As an American history buff, I loved the two National Treasure films starring Nicolas Cage, Justin Bartha, and Diane Kruger. They came out in 2004 and 2007. For sure, don't watch them for a history lesson, but the imagination of the writers taking history as a starting point for a super fun treasure hunt, was ingenious.
Now, there's a TV show based on the concept of the films. National Treasure: Edge of History debuts on Disney+ on December 14th.
I was able to watch the first two episodes and, so far, they're just as fun as the movies. Starring Lisette Olivera as Jess Valenzuela, the series looks south to the Incan, Mayan, and Aztec beginnings of North America. Jess's Dad, Rafael (Jacob Vargas) died when she was a baby so all she's ever known of him is what her mom (Vannessa Vasquez) has told her. And it's not very positive. Tagged as a thief, Jess knows nothing more of her Dad but still cherishes the necklace that once belonged to him which she now wears.
Jess works at a storage facility and when she's asked to pack up an unpaid unit, she discovers some amazing historical artifacts. Ima Phasma is the renter, and she explains to her boss that it means "I'm a ghost." Tasked with finding Ima's identity, she discovers the items belong to none other than retired FBI agent, Peter Sadusky (Harvey Keitel) from the films. When she goes to his home to return some of the items, she's not prepared to be handed a treasure hunt, especially from someone who sound a tad bit crazy.
Lisette Olivera and Harvey Keitel in "National Treasure: Edge of History." © 2022 Disney/Brian Roedel. All Rights Reserved.
When she pursues the information Peter gives her, in true National Treasure form, 22-year-old Jess and her group of friends, immediately run into trouble. Of course! There's always someone else looking for the treasure. In this case it's Billie (Catherine Zeta-Jones), a corrupt antiquities dealer. The group of 20-somethings learn quickly that searching for the treasure is going to take them out of their comfort zone.
What I found wonderful about the show is the ethnic diversity in the lead cast. The story has its roots in Mesoamerican history and so it is fitting that the lead is Latina. Jess's other friends are all different ethnicities. It also seems like they're just a group of friends without the burden of sexual tensions between them (although we find out that Oren (Antonio Cipriano) and Tasha (Zuri Reed) were dating but called it off), which is quite refreshing.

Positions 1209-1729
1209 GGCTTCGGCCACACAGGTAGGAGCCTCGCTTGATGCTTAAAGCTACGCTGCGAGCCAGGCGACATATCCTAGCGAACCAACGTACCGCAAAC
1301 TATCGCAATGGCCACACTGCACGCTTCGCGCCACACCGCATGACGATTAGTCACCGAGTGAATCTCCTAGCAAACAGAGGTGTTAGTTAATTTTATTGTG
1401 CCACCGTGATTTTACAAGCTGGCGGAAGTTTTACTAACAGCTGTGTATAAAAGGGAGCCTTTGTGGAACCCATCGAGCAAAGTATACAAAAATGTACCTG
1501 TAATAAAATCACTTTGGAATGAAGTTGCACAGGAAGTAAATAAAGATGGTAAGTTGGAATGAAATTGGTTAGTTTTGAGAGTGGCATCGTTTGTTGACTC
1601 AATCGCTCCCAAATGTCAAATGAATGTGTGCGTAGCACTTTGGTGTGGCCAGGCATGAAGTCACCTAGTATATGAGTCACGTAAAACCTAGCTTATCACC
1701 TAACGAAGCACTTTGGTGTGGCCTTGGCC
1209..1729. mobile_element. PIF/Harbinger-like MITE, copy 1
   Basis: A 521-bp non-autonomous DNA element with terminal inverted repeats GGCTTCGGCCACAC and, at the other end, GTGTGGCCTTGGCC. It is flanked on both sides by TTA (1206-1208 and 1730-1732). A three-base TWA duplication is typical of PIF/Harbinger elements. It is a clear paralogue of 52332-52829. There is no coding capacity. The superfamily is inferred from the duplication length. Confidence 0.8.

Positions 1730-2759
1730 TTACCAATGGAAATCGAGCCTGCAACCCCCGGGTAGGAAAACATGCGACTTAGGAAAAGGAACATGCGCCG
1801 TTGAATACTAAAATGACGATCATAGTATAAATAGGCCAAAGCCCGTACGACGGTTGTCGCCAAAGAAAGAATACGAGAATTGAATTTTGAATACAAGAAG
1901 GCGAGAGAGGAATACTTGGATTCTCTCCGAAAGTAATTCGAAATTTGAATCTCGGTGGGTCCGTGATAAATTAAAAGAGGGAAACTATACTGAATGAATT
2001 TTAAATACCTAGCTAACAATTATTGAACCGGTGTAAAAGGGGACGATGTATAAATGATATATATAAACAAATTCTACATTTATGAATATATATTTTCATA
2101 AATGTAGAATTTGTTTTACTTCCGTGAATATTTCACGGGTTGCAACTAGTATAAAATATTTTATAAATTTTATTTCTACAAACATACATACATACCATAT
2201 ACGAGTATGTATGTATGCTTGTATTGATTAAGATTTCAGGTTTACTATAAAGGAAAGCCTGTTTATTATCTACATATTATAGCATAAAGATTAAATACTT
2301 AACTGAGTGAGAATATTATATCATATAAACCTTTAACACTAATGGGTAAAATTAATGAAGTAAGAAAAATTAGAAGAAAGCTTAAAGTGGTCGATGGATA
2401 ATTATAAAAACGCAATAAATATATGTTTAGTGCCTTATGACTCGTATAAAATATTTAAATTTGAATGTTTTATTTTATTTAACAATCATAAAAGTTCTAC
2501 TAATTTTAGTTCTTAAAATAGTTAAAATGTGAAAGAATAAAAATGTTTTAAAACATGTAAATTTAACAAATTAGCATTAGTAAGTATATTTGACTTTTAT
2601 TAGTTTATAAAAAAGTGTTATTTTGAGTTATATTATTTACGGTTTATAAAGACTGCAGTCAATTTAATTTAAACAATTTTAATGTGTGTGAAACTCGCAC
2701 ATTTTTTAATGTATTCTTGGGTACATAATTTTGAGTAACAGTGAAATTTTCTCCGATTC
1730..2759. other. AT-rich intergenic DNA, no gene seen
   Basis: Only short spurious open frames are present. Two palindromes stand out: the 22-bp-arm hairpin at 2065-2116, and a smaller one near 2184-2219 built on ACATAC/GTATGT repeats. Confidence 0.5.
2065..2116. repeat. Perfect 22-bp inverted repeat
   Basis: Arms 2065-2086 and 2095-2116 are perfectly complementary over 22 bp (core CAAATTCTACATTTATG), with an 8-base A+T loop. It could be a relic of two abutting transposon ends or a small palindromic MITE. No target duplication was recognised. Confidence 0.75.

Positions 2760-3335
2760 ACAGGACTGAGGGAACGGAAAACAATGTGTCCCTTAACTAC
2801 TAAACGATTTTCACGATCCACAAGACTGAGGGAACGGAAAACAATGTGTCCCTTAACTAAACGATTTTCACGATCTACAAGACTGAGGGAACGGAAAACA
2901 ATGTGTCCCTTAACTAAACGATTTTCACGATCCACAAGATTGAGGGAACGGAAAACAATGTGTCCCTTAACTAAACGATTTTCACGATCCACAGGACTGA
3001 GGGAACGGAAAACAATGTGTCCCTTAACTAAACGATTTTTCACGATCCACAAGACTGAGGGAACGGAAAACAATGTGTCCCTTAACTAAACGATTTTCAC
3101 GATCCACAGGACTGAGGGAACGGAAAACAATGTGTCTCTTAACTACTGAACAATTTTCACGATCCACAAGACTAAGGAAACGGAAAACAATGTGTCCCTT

Zuri Reed and Lisette Olivera in "National Treasure: Edge of History." © 2022 Disney/Brian Roedel. All Rights Reserved.
One thing the original films did was to present history as something exciting and worth knowing about. It's OK to be a history geek like Jess is in this series or Benjamin Franklin Gates (Nicholas Cage) in the film franchise. My hope is that the series stays fun and adventurous, not taking itself too seriously, remaining family friendly, and maybe just inspiring someone to delve further into the actual history that provides the basis for the show.
About the Author
Sister Hosea Rupprecht is a member of the Daughters of St. Paul, a religious community dedicated to evangelization with the media. She holds a Master of Theological Studies degree from the University of St. Michael’s College in Toronto and an MA in Media Literacy from Webster University in St. Louis.
Sr. Hosea is director of the East Coast office of the Pauline Center for Media Studies, based in Staten Island, NY, and speaks on media literacy and faith to catechists, parents, youth, and young adults. Together with Father Chip Hines, she is the co-host of Searchlight, a Catholic movie review show on Catholic TV. Sr. Hosea is the author of How to Watch Movies with Kids: A Values-Based Strategy, released by Pauline Books & Media.
For the past 15 years, she has facilitated various film dialogues for both children and adults, as well as given presentations on integrating culture, faith and media.